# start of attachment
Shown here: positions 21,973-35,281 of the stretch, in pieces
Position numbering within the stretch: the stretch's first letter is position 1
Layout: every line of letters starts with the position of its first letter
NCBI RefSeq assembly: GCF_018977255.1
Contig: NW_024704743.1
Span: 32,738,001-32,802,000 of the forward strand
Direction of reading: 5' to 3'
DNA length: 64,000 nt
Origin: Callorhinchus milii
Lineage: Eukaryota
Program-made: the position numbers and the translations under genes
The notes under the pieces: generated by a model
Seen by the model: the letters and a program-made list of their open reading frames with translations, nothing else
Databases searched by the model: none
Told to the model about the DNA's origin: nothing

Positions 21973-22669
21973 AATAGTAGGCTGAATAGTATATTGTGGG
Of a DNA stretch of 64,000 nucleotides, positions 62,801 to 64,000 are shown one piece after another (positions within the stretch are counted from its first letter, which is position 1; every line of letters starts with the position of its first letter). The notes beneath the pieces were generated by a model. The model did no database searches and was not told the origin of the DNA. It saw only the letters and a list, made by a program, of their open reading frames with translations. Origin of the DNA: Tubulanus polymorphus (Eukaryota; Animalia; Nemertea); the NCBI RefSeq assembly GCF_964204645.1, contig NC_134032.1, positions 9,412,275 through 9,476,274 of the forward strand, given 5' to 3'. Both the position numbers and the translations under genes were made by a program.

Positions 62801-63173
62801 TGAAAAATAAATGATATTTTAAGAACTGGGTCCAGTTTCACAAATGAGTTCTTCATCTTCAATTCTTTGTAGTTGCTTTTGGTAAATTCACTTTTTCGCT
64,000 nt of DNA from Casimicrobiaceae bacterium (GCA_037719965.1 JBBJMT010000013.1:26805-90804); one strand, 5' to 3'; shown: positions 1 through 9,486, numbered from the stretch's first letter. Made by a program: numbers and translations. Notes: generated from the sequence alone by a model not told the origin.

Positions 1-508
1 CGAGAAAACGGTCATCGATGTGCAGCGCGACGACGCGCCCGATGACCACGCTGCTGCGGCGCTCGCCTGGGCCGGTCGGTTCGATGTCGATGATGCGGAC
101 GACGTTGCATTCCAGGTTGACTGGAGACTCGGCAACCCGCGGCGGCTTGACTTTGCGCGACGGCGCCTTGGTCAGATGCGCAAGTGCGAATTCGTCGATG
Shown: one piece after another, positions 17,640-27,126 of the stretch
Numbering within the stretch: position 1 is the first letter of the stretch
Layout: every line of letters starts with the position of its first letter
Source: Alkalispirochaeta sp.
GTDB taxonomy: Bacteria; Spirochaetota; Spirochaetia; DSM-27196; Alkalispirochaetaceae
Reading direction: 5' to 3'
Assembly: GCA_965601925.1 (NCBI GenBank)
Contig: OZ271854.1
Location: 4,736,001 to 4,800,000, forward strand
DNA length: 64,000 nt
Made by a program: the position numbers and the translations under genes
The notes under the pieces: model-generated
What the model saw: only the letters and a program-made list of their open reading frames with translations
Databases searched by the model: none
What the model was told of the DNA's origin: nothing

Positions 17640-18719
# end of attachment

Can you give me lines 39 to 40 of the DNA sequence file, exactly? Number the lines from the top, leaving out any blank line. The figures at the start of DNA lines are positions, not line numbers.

What the model was told of the DNA's origin: nothing

Positions 17640-18719